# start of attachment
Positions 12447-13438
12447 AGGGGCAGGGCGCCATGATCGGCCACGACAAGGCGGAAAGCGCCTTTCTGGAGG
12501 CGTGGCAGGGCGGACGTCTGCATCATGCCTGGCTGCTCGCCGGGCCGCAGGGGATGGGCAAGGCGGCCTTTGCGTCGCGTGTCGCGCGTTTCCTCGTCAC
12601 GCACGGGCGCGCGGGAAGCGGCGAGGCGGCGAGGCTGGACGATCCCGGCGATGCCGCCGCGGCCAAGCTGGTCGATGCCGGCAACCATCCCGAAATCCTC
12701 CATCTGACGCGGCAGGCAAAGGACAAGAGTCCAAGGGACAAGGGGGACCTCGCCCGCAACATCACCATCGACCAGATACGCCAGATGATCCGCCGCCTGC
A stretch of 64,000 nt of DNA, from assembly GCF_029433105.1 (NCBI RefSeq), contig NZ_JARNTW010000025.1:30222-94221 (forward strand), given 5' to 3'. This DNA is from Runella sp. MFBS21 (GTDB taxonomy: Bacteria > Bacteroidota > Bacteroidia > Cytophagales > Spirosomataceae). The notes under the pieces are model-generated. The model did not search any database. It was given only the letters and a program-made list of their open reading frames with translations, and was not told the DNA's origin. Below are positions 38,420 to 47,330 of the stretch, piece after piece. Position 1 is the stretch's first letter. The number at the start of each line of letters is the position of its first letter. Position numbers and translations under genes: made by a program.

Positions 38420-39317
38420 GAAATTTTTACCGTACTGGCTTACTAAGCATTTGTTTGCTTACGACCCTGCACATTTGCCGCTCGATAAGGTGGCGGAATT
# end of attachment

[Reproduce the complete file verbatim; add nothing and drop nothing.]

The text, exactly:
Positions 12447-13438
12447 AGGGGCAGGGCGCCATGATCGGCCACGACAAGGCGGAAAGCGCCTTTCTGGAGG
12501 CGTGGCAGGGCGGACGTCTGCATCATGCCTGGCTGCTCGCCGGGCCGCAGGGGATGGGCAAGGCGGCCTTTGCGTCGCGTGTCGCGCGTTTCCTCGTCAC
12601 GCACGGGCGCGCGGGAAGCGGCGAGGCGGCGAGGCTGGACGATCCCGGCGATGCCGCCGCGGCCAAGCTGGTCGATGCCGGCAACCATCCCGAAATCCTC
12701 CATCTGACGCGGCAGGCAAAGGACAAGAGTCCAAGGGACAAGGGGGACCTCGCCCGCAACATCACCATCGACCAGATACGCCAGATGATCCGCCGCCTGC
A stretch of 64,000 nt of DNA, from assembly GCF_029433105.1 (NCBI RefSeq), contig NZ_JARNTW010000025.1:30222-94221 (forward strand), given 5' to 3'. This DNA is from Runella sp. MFBS21 (GTDB taxonomy: Bacteria > Bacteroidota > Bacteroidia > Cytophagales > Spirosomataceae). The notes under the pieces are model-generated. The model did not search any database. It was given only the letters and a program-made list of their open reading frames with translations, and was not told the DNA's origin. Below are positions 38,420 to 47,330 of the stretch, piece after piece. Position 1 is the stretch's first letter. The number at the start of each line of letters is the position of its first letter. Position numbers and translations under genes: made by a program.

Positions 38420-39317
38420 GAAATTTTTACCGTACTGGCTTACTAAGCATTTGTTTGCTTACGACCCTGCACATTTGCCGCTCGATAAGGTGGCGGAATT